The Vancouver Voice

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The Vancouver Voice
Vvoice august cover.jpg
August 2007 cover, with a caricature of Vancouver mayor Royce Pollard
Type Alternative monthly
Format Tabloid
Owner(s) News-Register Publishing Company[1]
Publisher Oregon Lithoprint, Inc., Guy Everingham
Editor Ossie Bladine
Founded October 2006
Language English
Headquarters Vancouver, Washington
Circulation 13,000
Website vanvoice.com

The Vancouver Voice was an alternative newspaper serving Clark County and Southwest Washington in the United States, with a focus on the area's largest city, Vancouver. It ceased publication with volume 5, issue 13 of August 19, 2011.

History[edit]

In early 2006, The Vanguard, a previous two-year-old alternative publication for Vancouver, folded. Several of the staff and writers involved with The Vanguard came together soon after its demise to continue the nascent tradition of an alternative periodical for the rapidly expanding population of Clark County.[2] Former Vanguard columnist and Willamette Week Screen editor James Walling joined with longtime cohort Eric A. Johnson and soon-to-be production manager Melissa Wolf to found The Vancouver Voice.[2]

In the summer of 2007, the publication became embroiled in some of the controversy surrounding the Camas, Washington mayoral race after publishing a vitriolic letter from one of its readers that attacked the character of candidate and former city councilwoman Liz Pike. Pike responded by sending a letter of complaint from her attorney to the paper and the writer of the letter (who is unaffiliated with the paper's staff).[3] Walling declined to acquiesce to Pike's complaint. In the general election, Pike was defeated by Paul Dennis, earning only 25 percent of the vote.[4]

In September 2010, Voice freelancer Marcus Griffith was the first journalist to question what was initially reported as a local acid attack.[5] The incident which later was revealed to be a hoax,[6] and resulted in felony theft charges related to funds gathered for the alleged victim. Griffith posted his initial investigation on the website of the paper. This resulted in The Voice being labeled "Satan's paper" by religious groups sympathetic to the perpetrator of the hoax.[5]

In 2011, the paper's Oregon-based owners offered if for sale, after having purchased it in 2008 from Vancouver resident James Walling.[7] After three years the paper was folded by Oregon Lithoprint Incorporated, citing "general economic malaise in the region, and specific challenges to the newspaper industry."[8]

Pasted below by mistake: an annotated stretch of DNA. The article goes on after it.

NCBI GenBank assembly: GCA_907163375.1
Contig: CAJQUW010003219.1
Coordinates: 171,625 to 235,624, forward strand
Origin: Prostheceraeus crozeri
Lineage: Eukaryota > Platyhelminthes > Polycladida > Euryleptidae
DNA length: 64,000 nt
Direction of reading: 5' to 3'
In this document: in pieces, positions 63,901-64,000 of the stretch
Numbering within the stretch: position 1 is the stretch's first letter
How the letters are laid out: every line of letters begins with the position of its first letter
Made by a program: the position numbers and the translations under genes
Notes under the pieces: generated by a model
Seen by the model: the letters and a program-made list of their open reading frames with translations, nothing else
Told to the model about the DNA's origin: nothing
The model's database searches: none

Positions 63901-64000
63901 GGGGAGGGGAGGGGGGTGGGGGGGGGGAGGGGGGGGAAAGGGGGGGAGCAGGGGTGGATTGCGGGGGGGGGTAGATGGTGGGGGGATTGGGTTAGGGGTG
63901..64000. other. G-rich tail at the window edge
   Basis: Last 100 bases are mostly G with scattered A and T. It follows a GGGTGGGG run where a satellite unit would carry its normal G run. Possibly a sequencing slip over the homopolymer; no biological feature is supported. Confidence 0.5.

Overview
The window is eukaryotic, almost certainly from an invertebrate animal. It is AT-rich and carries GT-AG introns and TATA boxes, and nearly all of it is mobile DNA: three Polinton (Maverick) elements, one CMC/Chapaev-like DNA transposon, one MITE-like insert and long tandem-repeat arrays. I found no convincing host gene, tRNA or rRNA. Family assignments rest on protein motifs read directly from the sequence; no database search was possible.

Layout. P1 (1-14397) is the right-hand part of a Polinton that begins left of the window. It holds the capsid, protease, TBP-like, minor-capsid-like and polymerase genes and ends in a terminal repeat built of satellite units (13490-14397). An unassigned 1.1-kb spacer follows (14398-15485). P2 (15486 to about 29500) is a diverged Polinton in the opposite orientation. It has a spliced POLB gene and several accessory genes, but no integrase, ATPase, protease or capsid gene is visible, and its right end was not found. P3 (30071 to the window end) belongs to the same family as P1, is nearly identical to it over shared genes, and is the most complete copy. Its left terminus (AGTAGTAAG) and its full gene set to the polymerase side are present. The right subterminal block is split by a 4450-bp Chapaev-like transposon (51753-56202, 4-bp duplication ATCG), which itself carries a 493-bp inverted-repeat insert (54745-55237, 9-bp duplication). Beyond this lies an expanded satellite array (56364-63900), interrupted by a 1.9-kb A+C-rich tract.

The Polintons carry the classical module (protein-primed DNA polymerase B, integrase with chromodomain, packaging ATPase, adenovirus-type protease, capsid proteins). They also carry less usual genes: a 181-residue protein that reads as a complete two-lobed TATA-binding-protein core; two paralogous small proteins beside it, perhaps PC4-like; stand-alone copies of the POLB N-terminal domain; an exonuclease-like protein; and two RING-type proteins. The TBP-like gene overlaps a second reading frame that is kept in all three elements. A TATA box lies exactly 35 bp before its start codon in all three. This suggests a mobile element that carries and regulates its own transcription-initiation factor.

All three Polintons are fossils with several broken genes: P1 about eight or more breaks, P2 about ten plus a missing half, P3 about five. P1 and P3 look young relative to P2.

Content and focus[edit]

The Voice featured content in the vein of most traditional alternative weekly periodicals, though more serious journalistic coverage of crimes and similar incidents has occurred.[5][6] Past cover stories have included conflicting development models in the area (high density mixed use versus urban sprawl), and the tenth anniversary of Vancouver School of Arts and Academics.[2]

References[edit]

  1. ^ The News-Register , McMinnville OR, chooses APT’s new remote access circulation modules "advpubtech.com" Check |url= value (help). 
  2. ^ a b c "Alternative voice wants to be heard". The Oregonian. December 4, 2006. 
  3. ^ Baker, Dean (August 5, 2007). "Hopefuls sling mud and money in spicy Camas mayoral race". The Columbian. Pike's former co-chair of the Camas Wine Art Music Festival, Amy Parent, also complained that Pike improperly took over management of the event. Parent wrote a scathing letter to The Vancouver Voice newspaper in Vancouver, criticizing Pike, calling her names and provoking a complaint from Pike's attorney. 
  4. ^ http://www.clark.wa.gov/elections/results/2007/2007GeneralResults.pdf
  5. ^ a b c "Marcus Griffith: The reporter who first called B.S. on the Bethany Storro acid attack.". Willamette Week. September 22, 2010. Retrieved May 7, 2011. 
  6. ^ a b "Parent's apologize over daughter's acid attack hoax". MSNBC. 2010-09-17. Media analyses, including a posting in The Vancouver Voice, questioned why in her photograph acid burns were absent from her face along her hairline, eyes or lips and none were reported on her neck, shoulders or hair or inside her nose or mouth. The Vancouver Voice also had reported that homeless witnesses claimed Storro was alone when she fell to the ground screaming. 
  7. ^ Joner, Cami. "Vancouver Voice newspaper up for sale". The Columbian. 
  8. ^ Bladine, Jeb (August 19, 2011), "Guest Commentary: Quite a Ride For This Publication: Owners of The Voice Let Go After Three Enjoyable, Challenging Years", The Vancouver Voice, 5 (13): 4 

External links[edit]